Dineo Skosana, a researcher at the Society, Work and Politics Institute, recently published a short article in The Conversation about her research into grave relocations and dispossession by mining corporations in South Africa:
Dispossession in South Africa is associated with the period of colonialism and apartheid. As a result, not much consideration is given to how previously marginalised black communities continue to be dispossessed by coal-mining activities in democratic South Africa.
In a paper that formed part of my PhD research, I investigated what communities lose because of coal mining. The research was conducted in Ogies, a town that lies 29km south-west of Witbank (Emalahleni), in Mpumalanga province.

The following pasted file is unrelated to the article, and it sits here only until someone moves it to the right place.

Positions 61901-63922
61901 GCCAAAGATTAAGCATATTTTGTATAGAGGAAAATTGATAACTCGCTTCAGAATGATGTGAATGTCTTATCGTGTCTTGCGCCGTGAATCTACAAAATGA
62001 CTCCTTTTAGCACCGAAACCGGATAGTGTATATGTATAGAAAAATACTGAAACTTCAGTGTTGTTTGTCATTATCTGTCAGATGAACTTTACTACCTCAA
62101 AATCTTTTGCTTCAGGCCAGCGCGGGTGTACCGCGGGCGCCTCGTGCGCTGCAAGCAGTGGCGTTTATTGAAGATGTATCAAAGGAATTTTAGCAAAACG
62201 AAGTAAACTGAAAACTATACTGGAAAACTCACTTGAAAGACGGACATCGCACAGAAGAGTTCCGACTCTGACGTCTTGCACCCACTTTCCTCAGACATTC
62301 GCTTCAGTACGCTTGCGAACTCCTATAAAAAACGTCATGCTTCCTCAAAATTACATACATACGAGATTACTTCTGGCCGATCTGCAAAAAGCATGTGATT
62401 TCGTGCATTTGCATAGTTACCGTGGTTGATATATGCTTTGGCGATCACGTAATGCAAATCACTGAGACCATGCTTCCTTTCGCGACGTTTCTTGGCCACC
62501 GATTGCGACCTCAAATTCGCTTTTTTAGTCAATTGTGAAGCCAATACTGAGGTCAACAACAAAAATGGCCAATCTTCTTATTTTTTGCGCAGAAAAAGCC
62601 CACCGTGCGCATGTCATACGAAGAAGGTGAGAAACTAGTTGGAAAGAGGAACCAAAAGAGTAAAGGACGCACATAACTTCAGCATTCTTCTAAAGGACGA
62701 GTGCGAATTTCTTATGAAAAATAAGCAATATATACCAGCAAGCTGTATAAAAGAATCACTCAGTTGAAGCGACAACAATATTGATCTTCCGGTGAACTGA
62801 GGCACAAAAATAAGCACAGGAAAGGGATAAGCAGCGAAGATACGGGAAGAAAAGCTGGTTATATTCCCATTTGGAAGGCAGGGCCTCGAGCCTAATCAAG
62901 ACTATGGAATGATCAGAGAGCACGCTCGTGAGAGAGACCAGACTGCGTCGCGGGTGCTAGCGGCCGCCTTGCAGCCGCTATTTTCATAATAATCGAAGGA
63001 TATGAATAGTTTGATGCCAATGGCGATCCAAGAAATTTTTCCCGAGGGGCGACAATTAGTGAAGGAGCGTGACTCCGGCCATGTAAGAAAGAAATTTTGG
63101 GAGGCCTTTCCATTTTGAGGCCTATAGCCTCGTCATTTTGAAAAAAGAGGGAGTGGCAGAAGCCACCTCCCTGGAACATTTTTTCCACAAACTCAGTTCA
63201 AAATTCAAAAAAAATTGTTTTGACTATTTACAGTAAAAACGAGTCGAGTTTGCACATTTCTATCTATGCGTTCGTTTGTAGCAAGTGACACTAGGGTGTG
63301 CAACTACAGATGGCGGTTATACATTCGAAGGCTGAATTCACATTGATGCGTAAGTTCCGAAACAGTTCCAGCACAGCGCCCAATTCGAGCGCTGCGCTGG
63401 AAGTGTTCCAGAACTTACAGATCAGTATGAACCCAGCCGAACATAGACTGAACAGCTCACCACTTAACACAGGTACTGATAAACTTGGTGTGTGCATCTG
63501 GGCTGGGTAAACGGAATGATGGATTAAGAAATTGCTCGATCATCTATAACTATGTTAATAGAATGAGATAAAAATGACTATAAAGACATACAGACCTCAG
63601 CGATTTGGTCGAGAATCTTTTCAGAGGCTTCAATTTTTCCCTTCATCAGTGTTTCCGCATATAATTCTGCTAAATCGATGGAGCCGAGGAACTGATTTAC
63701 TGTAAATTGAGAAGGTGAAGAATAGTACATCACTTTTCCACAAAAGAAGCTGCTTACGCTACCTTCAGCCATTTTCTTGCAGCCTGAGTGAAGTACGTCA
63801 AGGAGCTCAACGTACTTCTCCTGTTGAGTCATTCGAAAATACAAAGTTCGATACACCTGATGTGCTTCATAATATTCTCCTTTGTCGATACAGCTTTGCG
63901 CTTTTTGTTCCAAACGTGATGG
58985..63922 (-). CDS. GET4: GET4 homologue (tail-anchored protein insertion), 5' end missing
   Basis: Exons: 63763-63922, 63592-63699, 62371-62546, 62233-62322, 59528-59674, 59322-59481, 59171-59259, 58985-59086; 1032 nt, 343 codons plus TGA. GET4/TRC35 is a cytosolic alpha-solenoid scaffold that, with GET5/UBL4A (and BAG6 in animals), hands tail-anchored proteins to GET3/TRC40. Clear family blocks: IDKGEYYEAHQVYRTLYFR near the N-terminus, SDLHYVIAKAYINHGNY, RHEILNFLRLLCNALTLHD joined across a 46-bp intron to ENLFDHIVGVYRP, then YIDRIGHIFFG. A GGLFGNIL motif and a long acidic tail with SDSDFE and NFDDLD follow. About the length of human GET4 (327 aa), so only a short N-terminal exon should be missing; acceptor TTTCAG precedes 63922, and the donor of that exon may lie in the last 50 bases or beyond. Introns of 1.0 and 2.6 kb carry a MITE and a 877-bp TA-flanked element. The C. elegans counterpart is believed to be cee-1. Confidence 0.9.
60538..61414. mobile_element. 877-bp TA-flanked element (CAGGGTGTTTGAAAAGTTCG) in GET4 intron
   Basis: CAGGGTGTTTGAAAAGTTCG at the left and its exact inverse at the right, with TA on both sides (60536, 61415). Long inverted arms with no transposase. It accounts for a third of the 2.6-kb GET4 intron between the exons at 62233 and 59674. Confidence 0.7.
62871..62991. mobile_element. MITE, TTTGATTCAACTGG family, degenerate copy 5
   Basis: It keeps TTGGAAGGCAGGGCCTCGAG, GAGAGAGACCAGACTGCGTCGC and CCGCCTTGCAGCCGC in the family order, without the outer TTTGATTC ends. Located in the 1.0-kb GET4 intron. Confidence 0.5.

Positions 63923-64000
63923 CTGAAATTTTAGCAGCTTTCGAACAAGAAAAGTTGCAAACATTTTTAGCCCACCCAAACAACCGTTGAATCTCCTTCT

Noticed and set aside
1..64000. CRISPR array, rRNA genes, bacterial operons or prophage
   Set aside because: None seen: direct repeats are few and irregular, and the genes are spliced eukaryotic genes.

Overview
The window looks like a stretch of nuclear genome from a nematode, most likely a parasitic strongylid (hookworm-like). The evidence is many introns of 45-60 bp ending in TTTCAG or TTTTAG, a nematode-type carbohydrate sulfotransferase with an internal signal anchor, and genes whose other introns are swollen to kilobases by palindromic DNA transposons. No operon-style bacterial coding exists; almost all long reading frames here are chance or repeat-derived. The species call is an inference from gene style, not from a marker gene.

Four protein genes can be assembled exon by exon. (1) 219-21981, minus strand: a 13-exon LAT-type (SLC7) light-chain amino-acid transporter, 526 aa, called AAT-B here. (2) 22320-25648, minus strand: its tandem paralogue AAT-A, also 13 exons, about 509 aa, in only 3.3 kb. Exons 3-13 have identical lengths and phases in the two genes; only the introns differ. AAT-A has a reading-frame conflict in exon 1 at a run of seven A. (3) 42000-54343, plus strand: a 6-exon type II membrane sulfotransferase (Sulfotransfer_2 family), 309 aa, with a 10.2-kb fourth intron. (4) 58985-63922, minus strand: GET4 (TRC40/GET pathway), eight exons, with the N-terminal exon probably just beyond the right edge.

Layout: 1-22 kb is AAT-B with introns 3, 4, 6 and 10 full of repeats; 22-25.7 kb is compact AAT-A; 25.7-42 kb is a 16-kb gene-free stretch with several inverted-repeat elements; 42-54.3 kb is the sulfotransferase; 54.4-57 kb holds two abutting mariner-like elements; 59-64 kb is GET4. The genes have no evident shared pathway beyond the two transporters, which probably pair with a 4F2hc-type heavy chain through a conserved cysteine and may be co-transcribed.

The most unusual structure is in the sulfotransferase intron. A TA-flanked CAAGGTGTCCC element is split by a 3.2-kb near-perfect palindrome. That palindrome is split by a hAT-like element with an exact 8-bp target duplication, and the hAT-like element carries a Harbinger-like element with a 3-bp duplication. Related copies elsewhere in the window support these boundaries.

I found that the relocations continue as a result of coal mining companies buying up land owned by white farmers. Black farm dwellers and labour tenants are given short shrift because the mining companies see houses – and graves – as mere movable structures and, therefore, replaceable.
Dispossession is historically thought about only in relation to land. But this framework is limited, given that relocation affects more than people’s homes. It happens to the graves of their families too. In my research I refer to this as loss of the intangible – families lose their spiritual security, identity, heritage and belonging. Household and grave relocations feature as an aspect of dispossession in my work. CONTINUE READING